Nick Ayers could almost be confused for a college fraternity brother as he flashes a broad grin in a selfie taken with Mike Pence just moments after the Indiana governor was named Donald Trump’s running mate.
In fact, the baby-faced campaign strategist in the white undershirt had a pivotal role in Trump’s selection of Pence in 2016. And two years later, Ayers’ bond with Pence is stronger than ever, as are his ties to the president.
A seasoned campaign veteran at age 36, Ayers is emerging as a leading contender to replace White House chief of staff John Kelly, whose departure has long been the subject of speculation.
If selected, Ayers would return a political mind to the role as Trump’s presidency enters a new, more perilous phase in which he fights for re-election while fending off new oversight efforts from a Democratic House.
In any administration, the role of White House chief of staff is split between the responsibilities of supervising the White House and managing the man sitting in the Oval Office. Striking that balance in the turbulent times of Donald Trump has bedeviled both Kelly and his predecessor, Reince Priebus. If Ayers becomes the third person to tackle the job, it’ll be his most significant challenge — and one friends say he’s well-equipped to handle.
“He manages up as well as anyone I’ve ever seen,” said Phil Cox, a former colleague at the Republican Governor’s Association who bought Ayers’ political consulting business earlier this year.
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Trump is said to have warmed to Ayers in part by watching the effectiveness of Pence’s largely independent political operation. The vice president’s chief of staff for the last 18 months, Ayers has earned the backing of Ivanka Trump and Jared Kushner, the president’s daughter and son-in-law and senior advisers, for taking on the new role, White House officials said.
Ayers would be the youngest chief of staff since 34-year-old Hamilton Jordan served under Jimmy Carter.
But before Ayers can have his crack at leading the White House staff, he first has to overcome opposition from some who may soon work for him.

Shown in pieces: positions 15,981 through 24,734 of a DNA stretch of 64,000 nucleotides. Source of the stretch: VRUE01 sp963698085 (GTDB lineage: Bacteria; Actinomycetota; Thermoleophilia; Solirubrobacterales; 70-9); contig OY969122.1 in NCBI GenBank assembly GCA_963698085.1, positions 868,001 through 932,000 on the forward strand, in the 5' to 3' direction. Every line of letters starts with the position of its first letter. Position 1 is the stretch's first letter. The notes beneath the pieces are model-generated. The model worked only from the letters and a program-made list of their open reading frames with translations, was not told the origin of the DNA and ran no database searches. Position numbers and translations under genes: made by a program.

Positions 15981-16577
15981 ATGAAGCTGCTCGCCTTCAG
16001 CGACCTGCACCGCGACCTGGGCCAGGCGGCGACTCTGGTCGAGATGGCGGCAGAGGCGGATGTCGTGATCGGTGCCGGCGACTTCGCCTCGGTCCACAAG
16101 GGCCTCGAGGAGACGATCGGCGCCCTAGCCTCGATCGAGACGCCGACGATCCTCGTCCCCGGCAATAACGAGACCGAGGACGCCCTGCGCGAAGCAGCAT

On Air Force One on Sunday as Trump returned to the U.S. from a turbulent two-day trip to Paris, aides argued to the president that Ayers was the wrong person for the job, according to two people familiar with the matter. More than a half-dozen administration aides spoke about Ayers on condition of anonymity to discuss the sensitive personnel matter.
In some corners of the White House, Ayers is viewed skeptically over how he has led Pence’s office, which operates largely independent of the Trump West Wing. Some in the White House blame Ayers for planting news stories critical of the administration or its strategies, while others have complaints about his efforts to circumvent the president’s political operation. Some aides have taken to calling him “Tricky Nicky.”
Ayers, a former aide to agriculture secretary and former Georgia Gov. Sonny Perdue, is blamed by some in the White House for orchestrating the president’s endorsement of the state’s Secretary of State Brian Kemp for governor, a Perdue ally whom they believe wasn’t the strongest candidate in the GOP primary. Republicans spent millions and deployed the president to defend the red state seat against a strong challenge from Democrat Stacey Abrams. Kemp holds a slight lead over Abrams and the Election Night results have yet to be certified.
Ayers didn’t respond to a request for an interview. But allies said he is eager to take on the chief of staff job. He and Trump have been discussing the possibility of making the switch for months.
A Georgia native with a distinct southern twang, Ayers is the father of young triplets. His meteoric rise in GOP politics included a successful stint at the Republican Governors Association, time as campaign manager for Tim Pawlenty’s failed White House bid and a political consultant work for dozens of high profile Republicans across the country — including Pence.
“It didn’t seem to matter what he gets involved in, he immediately becomes incredibly valuable,” said Cox.
During the 2016 campaign, Ayers was seen as a Pence loyalist who also managed to have a good rapport with Trump’s insular campaign team.
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“The campaign trusted him,” said Republican operative Brian Baker, president of the pro-Trump Future 45 Super PAC. “He was a rare guy who was able to work with both teams.”
Before he joined the administration, Ayers was among the founders of the pro-Trump political group America First Policies, which works in concert with Pence’s political operation.
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Allies said that while Ayers isn’t as deeply versed in foreign policy as some of his predecessors, he had developed experience advising Pence on global affairs. He has been a frequent participant in Trump’s daily intelligence briefings, occasionally even when Pence wasn’t present.
The timing of Kelly’s expected departure isn’t clear, though White House aides predict it will occur in tandem with the anticipated exit of Homeland Security Secretary Kirstjen Nielsen in the coming months.